The nation's jobless rate was 7.3% in August, down slightly from 7.4% in July, the Labor Department said Friday in its monthly employment report.
But that small improvement was mostly the result of discouraged jobseekers who have given up looking for work. People who are not actively looking for employment are not considered as unemployed.
Some 312,000 people stopped looking for work in August, pushing the labor force participation rate to 63.2 percent, the lowest since 1978.
The labor force participation rate measures how many healthy, working-age people 16 and older are working or looking for jobs.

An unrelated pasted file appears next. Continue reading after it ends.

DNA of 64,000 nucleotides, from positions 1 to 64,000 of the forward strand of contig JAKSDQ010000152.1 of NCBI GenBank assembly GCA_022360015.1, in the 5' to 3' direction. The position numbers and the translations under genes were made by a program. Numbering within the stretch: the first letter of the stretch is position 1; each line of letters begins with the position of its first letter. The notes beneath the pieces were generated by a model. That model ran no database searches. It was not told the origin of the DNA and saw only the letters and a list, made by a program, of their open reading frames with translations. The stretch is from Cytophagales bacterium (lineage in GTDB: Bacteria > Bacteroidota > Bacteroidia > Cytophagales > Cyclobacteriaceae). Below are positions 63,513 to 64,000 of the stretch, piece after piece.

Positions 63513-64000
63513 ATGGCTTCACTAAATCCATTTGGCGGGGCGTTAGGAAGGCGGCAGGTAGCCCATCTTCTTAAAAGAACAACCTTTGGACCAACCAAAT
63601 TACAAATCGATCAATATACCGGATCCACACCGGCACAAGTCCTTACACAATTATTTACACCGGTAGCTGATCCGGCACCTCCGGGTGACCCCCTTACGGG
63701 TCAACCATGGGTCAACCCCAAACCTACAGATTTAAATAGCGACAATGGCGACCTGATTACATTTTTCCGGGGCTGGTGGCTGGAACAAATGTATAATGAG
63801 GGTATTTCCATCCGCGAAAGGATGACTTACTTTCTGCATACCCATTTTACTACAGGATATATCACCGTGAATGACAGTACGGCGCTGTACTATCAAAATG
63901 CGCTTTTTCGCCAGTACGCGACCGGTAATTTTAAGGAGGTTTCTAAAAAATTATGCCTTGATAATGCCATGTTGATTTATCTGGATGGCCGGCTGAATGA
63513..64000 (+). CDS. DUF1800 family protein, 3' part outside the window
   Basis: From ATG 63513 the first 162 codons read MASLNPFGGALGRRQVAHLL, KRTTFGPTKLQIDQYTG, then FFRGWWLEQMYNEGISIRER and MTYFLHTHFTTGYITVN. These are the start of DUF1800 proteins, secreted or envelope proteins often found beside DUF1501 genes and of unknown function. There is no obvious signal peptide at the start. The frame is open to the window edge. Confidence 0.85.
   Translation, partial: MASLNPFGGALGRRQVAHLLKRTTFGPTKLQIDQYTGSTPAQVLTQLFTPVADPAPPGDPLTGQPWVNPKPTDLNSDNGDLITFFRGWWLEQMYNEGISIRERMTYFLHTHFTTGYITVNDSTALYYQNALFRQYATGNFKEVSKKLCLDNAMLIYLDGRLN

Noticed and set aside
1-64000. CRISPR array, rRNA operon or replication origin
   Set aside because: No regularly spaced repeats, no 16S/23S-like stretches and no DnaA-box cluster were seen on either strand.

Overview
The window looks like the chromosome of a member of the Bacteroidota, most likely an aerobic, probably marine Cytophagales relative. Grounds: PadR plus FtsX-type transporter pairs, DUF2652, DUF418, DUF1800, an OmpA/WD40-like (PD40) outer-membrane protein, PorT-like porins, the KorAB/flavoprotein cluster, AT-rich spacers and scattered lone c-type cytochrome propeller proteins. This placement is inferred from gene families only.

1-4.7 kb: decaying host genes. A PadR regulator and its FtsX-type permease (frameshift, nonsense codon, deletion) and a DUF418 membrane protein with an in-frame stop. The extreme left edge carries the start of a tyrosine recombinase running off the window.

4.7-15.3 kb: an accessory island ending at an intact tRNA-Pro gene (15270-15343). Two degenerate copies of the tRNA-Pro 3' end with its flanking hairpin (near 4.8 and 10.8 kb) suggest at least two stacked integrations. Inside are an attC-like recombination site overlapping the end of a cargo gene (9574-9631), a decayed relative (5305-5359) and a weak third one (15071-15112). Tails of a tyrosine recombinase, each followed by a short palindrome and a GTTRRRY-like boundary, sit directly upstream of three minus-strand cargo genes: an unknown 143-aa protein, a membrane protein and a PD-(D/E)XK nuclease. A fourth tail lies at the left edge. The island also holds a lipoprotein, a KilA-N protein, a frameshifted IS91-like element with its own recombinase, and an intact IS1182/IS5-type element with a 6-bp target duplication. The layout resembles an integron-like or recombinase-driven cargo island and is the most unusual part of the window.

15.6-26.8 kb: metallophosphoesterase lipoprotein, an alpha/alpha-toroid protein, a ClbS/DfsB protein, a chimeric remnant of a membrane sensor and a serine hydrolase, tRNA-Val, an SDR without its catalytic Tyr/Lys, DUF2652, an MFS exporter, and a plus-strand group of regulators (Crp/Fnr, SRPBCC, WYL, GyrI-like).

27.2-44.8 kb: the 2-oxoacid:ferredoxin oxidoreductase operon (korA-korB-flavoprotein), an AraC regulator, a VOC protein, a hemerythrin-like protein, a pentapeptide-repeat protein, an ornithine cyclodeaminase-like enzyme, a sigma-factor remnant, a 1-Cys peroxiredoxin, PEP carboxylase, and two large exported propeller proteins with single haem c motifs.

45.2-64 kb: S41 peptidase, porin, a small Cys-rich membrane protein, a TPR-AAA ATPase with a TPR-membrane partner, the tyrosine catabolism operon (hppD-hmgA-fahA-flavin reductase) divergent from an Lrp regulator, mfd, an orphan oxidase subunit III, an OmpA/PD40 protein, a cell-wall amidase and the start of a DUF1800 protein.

The participation rate has been declining for years because millions of Americans have quit searching for a job, a result of the weakest economic recovery since the Great Depression.
Meanwhile ,employees in the United States continue to express elevated concerns about their job security nearly five years after the global financial crisis.
The poll shows that millions of US workers are still worried about having their benefits and wages reduced, their hours cut back, and being laid off.
Moreover, most of the jobs created during the sluggish economic recovery have been part-time jobs in low-paying industries like retail stores and restaurants.
Such jobs leave consumers with less money to spend than do better-paying positions in industries such as manufacturing and construction, which have mostly shed jobs the past four months.